Gravestone doji

Gravestone doji
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Methods and techniques

Gravestone doji is a reversal pattern that can appear at the end of an uptrend[1]. It usually shows that buyers lose power because they can no longer move the price up and sellers take control of the situation.

Typical market decisions related to gravestone doji are:

  • exiting the long positions (limit the losses)
  • initiating short positions (playing on losses)

Doji[edit]

When the body of the candle is so small that the opening and closing prices are the same, a doji (candlestick line) is formed.

Doji occurs when the opening and closing prices are the same, however, there may be different interpretations that should be considered[2]. The requirement that the opening and closing prices be exactly equal would impose too tight a limit on the data, and the doji would appear very rarely[3]. If the difference between the open and close prices does not exceed a few ticks (the minimum price change), this is more than enough[4].

Doji depend on previous behavior of prices. If there is a single doji, it is a signal that the market is in indecision, and this can not be ignored[5]. Doji means indecision and uncertainty. According to Nison, the doji more accurately indicate a trend change when appearing at the tops, but not in the hollows[6]. This is due to the fact that in order to continue the upward trend in the market, new buyers should appear.

Characteristics of gravestone doji[edit]

Gravestone doji is formed on or near the daily minimum[7]. This name, like many other Japanese terms, is associated with various analogies. In this case, it is a gravestone on the grave of those who fell in battle and will become ghosts[8].

The longer the upper shadow, the more bearish is gravestone doji. After the opening, the prices go up only to close the session where it opened, and this point turns out to be the same daily minimum. This cannot be interpreted otherwise than as an inability to grow.

Gravestone doji at the top of the market is a special variant of a shooting star. The only difference is that a shooting star has a small body, and gravestone doji has no body. The Doji headstone is interpreted by market analysts and traders as a reversal signal (most often), or a sign of extreme indecision in the market (less often).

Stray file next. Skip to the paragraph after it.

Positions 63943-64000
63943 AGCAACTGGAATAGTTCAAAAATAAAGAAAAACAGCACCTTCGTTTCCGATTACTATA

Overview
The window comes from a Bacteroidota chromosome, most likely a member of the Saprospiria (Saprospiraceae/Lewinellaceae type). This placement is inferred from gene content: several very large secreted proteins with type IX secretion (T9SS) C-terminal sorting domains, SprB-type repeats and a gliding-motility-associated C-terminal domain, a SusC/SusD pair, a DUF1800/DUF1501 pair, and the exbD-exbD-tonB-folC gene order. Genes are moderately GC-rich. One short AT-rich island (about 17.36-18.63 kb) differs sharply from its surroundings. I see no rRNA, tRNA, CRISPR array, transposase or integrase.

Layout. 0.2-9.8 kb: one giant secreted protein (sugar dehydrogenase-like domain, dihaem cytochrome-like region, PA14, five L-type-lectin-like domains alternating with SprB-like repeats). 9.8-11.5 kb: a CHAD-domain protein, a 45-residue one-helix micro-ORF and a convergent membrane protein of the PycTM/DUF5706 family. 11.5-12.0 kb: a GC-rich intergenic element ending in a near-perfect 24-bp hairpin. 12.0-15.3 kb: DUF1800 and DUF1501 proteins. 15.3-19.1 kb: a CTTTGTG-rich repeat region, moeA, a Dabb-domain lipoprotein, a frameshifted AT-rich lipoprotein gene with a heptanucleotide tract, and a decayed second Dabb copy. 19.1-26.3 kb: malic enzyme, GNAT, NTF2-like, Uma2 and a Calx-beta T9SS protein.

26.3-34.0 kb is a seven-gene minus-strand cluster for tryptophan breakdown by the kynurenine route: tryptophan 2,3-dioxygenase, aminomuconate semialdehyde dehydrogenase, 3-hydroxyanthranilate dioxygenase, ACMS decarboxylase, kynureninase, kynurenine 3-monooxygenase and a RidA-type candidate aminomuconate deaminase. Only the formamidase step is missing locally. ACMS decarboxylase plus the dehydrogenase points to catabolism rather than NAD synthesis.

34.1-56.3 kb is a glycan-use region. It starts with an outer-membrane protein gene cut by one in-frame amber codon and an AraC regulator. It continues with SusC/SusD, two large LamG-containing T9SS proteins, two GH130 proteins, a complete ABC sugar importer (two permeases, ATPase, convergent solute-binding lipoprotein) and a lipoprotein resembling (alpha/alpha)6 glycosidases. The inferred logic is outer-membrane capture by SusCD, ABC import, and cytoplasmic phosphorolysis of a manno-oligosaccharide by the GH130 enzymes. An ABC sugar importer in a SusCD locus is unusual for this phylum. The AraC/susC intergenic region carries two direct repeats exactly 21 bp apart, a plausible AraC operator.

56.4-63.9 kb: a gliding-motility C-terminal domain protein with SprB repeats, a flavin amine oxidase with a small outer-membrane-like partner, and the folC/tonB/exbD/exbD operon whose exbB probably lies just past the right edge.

This signal is formed by a candle with a long upper shadow and no lower shadow, which indicates that the price tried to move higher, but failed to do so and closed at a price equal to or very close to the opening price. Also, the candles must be almost non-existent body.

Other doji[edit]

Long-legged doji has long upper and lower shadows dividing the daily trading range in half, which clearly reflects the indecision of sellers and buyers[9]. During the day, the market moved up and then fell sharply, or vice versa. Then it closed at the opening price or very close to it. If the opening and closing prices are in the middle of the daily range, the candle is referred to as a long-legged doji.

The opposite of gravestone doji model is the doji called Dragonfly. Dragonfly doji occurs when the market opens and closes at the daily maximum. If it has a longer lower shadow it signals more bullish trend [10]. Like others, this doji usually appears in moments of market reversal.

Four price doji.This rare doji appears when all four price components are the same: open price, close price, high and low are equal. This candle appears when the stock is highly illiquid or the data source has no other prices than the closing price. Futures traders should not confuse this with restricted movement[11]. This doji occurs so rarely that its appearance ought to see whether there are any data errors. However, this candle indicates the complete uncertainty of traders in which direction the market is moving.

Footnotes[edit]

  1. Reversal Patterns (2019), p. 5
  2. Morris G. L. (2012), p. 90
  3. Morris G. L. (2012), p. 91
  4. Morris G. L. (2012), p. 91
  5. Morris G. L. (2012), p. 93
  6. Nison S. (1991), p. 179
  7. Marshall B. R., Young M. R., Rose L. C. (2006), p. 17
  8. Morris G. L. (2012), p. 48
  9. Morris G. L. (2012), p. 94
  10. Technical Analysis (2019), p. 79
  11. Technical Analysis (2019), p. 82

References[edit]

Author: Anastasiia Ilnytska

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